Challenges: Kevin Stephens and Jonathan Stettin

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NOMINATIONS FROM THE FLOOR:

As part of our ongoing series, Challenges and Solutions, we asked for feedback from our audience. The first of the replies appear here:

KEVIN STEPHENS, Stallion Manager, Sequel Stallions, New York.

What is the most pressing problem that needs to be tackled in racing, and how would you solve it?

I am a native lifetime Kentucky horseman who now is the stallion manager at Sequel Stallions in New York. I feel our biggest problem facing our industry is trouble filling positions with experienced staff. Let’s face it, the horse business is not easy work on a day-to-day basis. Our backbone of our workforce continues to grow older and filling the openings they leave behind is a hard process. Who among us have not ran adds only to be bombarded with people who may be willing, but do not have the experience required. We need people like these. These are the people we can teach and educate as they grow into experienced employees. The downside is that the people who are there to do the teaching are growing older and sometimes pushed out of the way by the younger generation. We as a industry need to do all we can to educate, employ, and retain a younger generation of horseman while at the same time respecting our experienced help.

What do you think somebody from the outside looking in-somebody not involved in racing-would say the problem that most needs solving is?

I believe the biggest problem in our industry from a outsiders view would be abandoned and abused horses. As a whole the industry is very supporting of rehoming and retraining of thoroughbreds after their days at the track are over. Regretfully, a lot of people outside the business see is only what the media shows them. Stories of abandoned horses pull at all of our heart strings. One thing about the thoroughbred industry is that we are fast to rally to a solution and it is usually well supported by all.

 

JONATHAN STETTIN, Writer and publisher of the weekly racing column “Past the Wire”.

What is the most pressing problem that needs to be tackled in racing, and how would you solve it?

The need for a central governing body in our sport is essential. This ties into many of our other issues and can be the road to solutions. We need uniformity in rules, and equal enforcement of them. We need transparency, and we need to prioritize three core issues: safety and treatment of our horses, while racing and afterwards; safety of riders, including exercise riders; and the integrity of our game. This starts with one central organization, made up not of political appointees, but people from all areas of our game, including the fans and bettors, and of course actual horsemen. I always hear the multi-state laws and jurisdictions prevent this. I don’t buy that argument. All other major sports are played in multiple states, yet they all have one set of rules, and a commissioner or board and uniformed leadership. We can’t tackle drugs, aftercare of our horses, safety and protection of our riders if every racetrack and state wants to do it their own way. I’d install a process of voting a regulatory board with representatives from all areas of the sport. I’d have the board vote on a commissioner. There has to be leadership to accomplish anything.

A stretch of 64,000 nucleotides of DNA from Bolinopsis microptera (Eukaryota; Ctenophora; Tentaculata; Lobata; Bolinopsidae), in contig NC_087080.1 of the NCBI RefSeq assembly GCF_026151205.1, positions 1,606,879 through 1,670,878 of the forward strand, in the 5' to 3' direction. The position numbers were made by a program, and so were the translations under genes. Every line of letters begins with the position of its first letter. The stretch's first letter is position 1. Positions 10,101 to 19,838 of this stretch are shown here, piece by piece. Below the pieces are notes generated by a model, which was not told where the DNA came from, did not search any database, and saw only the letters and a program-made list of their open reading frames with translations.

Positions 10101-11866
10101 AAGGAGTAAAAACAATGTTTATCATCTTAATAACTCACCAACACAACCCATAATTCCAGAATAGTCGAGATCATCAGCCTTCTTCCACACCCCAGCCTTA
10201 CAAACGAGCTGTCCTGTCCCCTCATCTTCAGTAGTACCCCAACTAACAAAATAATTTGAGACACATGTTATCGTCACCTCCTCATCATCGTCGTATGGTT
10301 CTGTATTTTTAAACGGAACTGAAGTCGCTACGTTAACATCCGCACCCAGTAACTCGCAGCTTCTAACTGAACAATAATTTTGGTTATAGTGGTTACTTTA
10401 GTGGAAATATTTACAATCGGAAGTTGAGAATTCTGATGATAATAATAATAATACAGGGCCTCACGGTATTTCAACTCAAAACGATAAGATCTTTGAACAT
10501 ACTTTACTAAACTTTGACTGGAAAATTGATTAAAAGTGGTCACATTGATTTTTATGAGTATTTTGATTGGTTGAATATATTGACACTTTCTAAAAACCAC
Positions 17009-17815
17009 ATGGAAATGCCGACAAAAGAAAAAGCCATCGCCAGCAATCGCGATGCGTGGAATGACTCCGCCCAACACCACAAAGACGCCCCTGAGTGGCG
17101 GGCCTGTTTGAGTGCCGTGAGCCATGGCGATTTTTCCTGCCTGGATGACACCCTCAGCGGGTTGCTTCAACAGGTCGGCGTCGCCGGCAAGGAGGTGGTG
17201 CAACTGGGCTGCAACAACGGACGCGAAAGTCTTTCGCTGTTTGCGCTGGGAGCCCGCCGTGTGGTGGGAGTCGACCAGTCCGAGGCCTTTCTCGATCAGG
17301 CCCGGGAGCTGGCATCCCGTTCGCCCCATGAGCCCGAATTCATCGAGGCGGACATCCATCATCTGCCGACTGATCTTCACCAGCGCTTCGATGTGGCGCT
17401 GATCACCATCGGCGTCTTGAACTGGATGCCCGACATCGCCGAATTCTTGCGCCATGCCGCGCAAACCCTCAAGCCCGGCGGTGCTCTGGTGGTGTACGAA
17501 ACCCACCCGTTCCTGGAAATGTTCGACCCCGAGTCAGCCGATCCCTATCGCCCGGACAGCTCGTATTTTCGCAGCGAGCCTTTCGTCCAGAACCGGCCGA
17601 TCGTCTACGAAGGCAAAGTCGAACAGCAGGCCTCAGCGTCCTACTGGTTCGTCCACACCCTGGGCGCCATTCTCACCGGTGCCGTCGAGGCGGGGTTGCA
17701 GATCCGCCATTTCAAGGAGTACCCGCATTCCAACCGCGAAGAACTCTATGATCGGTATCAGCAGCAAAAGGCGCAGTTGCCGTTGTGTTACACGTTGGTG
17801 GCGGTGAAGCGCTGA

What do you think somebody from the outside looking in-somebody not involved in racing-would say the problem that most needs solving is?

I have to say this is a two-part answer, each of equal importance. The first thing is the perception of how we treat our horses. Many people think racing in and of itself is wrong and cruel to horses. They do not understand the breed’s competitiveness and they are for the most part doing what they love. We have to change that perception by educating the public and promoting that horses love to compete as athletes, and that we take care of them on the track and after they finish racing. Cheating, and the running of unsound, medicated horses ties right into this as it is hard to make my first argument when this is going on. This is why in part I am anti-raceday medication. If a horse is not sound enough to race without medical aid, perhaps they shouldn’t be racing. Most people I speak with who are unfamiliar with the sport assume it is cruel to the horses, and a large majority of them are drugged. We have to address this to restore our game to what it was and can be again.

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